The king, in deed, was raised, & did that daie manie a noble feat of armes for, as it is written, he slue that daie with his owne hands six and thirtie persons of his enemies. The other [Prince Hal] on his part, incouraged by his dooings, fought valiantlie, and slue the lord Persie, called sir Henrie Hotspurre.
In Shakespeare's play, it is Prince Hal, especially, who is accorded the laurels of the peerless warrior, refusing to retire from battle despite his wounds, rescuing his royal father from the renowned Douglas, and defeating Hotspur in single combat. King Henry, the titular hero, is not given comparable prominence in this culminating episode, although his kingly virtues are not ignored.
When this play was first produced, Falstaff was identified not by that name but as Sir John Oldcastle. Evidence of this original identification remains, for Prince Hal calls the fat knight "my old lad of the castle" in the first comic scene (I.ii.46). Moreover, in 2 Henry IV, the 1599 quarto uses Old. for Fal. as one of the speech prefixes (I.ii.137) and the epilogue to 2 Henry IV includes the statement that "Oldcastle died martyr, and this is not the man." The historical Sir John Oldcastle was a well-known aristocrat during the reign of Henry V, and a leader of the Lollards, that faction whose religious views were considered heretical, for which reason he ultimately was burned at the stake. Descendants of Oldcastle, the Lords Cobham, flourished in Protestant sixteenth-century England and understandably were offended by the use of their ancestor's name.
The historical Oldcastle received some notice in Holinshed's Chronicles, but that is not the source used by Shakespeare in this instance. He found the name in the anonymous Famous Victories of Henry V, a comedy-history play which was produced as early as 1588, but not published until a decade later. This excessively inept drama deserves brief attention as a second source used by Shakespeare, especially for the comic scenes in his play.
In Famous Victories, Sir John Oldcastle, familiarly called "Jockey," plays a subordinate role. A comparison of him with Shakespeare's Falstaff is one of the surest ways of attaining a sound appreciation of Shakespeare's creativity. But the playwright's debt, however slight, must be acknowledged here. This is also true of Hal's relationship with the habitués of the Boar's-Head Tavern and especially the robbery at Gadshill. Indeed, the confusing name Gadshill for one of the participants in the robbery derives from the earlier play, and in it Prince Hal is no more than an irresponsible, dissipated prodigal.
The name Falstaff may well derive from the Sir John Falstoffe, a historical figure, who makes a brief appearance in Shakespeare's 1 Henry VI and who, according to many chronicles, was one-time owner of the Boar's-Head Tavern.
Historically, King Henry IV, Part 1 continues the action set forth in Shakespeare's The Tragedy of Richard II (1595), and the dramatist necessarily includes in it many references to events dramatized in the earlier play. These include the events leading up to the usurpation of the throne by Bolingbroke (who thus became Henry IV), aided by the powerful baronial family of the Percies; the ominous prophecy of the fallen Richard, for whose death Bolingbroke was responsible; and the new king's determination to do penance for his heinous crimes by fighting the enemies of Christendom in the Holy Land, once political matters in England are settled.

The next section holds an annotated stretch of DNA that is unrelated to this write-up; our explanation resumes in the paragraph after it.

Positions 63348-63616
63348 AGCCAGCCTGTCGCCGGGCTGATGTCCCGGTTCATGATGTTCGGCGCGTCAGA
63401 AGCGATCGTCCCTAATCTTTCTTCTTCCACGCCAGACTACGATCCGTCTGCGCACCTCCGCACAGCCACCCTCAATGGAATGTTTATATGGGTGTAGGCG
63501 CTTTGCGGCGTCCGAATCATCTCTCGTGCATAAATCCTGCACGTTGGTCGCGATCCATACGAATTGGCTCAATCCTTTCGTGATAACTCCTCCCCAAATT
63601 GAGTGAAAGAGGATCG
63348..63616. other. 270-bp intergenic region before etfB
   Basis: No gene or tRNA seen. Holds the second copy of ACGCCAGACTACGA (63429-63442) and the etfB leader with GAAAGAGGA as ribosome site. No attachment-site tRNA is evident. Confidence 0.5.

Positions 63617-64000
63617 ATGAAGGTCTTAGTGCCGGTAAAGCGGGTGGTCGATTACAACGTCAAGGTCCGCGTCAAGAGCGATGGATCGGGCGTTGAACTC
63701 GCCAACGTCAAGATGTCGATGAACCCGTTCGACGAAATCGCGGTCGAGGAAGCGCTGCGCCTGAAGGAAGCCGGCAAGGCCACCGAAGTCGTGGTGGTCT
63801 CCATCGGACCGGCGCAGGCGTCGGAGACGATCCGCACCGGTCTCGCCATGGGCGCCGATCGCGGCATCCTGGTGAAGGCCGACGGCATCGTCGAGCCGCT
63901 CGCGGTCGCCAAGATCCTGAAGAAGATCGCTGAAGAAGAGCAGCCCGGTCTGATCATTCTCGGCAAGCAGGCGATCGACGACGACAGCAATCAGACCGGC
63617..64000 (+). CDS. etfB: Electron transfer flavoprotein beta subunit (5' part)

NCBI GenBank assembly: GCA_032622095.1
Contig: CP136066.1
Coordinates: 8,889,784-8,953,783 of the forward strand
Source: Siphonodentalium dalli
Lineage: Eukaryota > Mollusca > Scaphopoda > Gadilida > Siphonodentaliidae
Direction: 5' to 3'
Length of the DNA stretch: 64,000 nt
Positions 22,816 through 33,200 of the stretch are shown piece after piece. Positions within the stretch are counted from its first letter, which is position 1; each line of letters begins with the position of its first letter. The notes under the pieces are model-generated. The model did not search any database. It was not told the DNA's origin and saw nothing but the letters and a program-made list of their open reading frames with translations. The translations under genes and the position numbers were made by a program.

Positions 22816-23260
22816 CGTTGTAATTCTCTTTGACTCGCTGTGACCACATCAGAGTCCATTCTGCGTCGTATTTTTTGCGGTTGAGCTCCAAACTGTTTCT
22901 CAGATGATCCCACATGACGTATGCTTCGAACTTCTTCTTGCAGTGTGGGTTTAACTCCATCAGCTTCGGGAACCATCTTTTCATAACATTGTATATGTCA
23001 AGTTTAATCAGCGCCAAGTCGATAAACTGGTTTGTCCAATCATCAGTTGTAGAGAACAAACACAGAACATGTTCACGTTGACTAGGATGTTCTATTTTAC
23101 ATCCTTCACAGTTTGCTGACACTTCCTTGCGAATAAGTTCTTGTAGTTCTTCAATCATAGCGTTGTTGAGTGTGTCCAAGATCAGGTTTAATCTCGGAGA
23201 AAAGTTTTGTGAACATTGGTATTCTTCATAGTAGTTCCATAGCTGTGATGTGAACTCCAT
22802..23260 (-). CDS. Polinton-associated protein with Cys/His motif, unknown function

The Earl of Northumberland, as leader of the Percy faction, is quite prominent in Richard II, and his son Henry Percy, better known as Hotspur, is also among the drama is personae. Hotspur describes himself as "tender, raw, and young" (II.iii.42); he fights courageously in behalf of Bolingbroke and is present at the deposition of the anointed monarch, Richard II. Young Prince Hal does not make an appearance in this earlier play, but in it he is set in opposition to the valiant Hotspur. Late in the action, the triumphant Bolingbroke asks, "Can no man tell me of my unthrifty son?" (V.iii.1). And he makes reference to Hal's "unrestrained loose companions," to the "dissolute crew" with whom the prince, "wanton" (carefree) and "effeminate" (refusing to accept manly responsibility), fraternizes. Thus the public characters of Hotspur and Hal are already well established. But, in Richard II, when Hotspur reports Hal's impudent reply to the news of his father's triumph, Bolingbroke replies,
As dissolute as desperate; yet through both
I see some sparks of better hope, which elder years
May happily bring forth. (V.iii.20-22)
In this way Shakespeare prepares the way for the full-length portrait of the prince who will emerge as the Ideal Prince, the leader who was to become the prototype of the Hero-King, the model of all English sovereigns, as he was depicted by all the chroniclers and as he appears in Shakespeare's own chronicle-history play.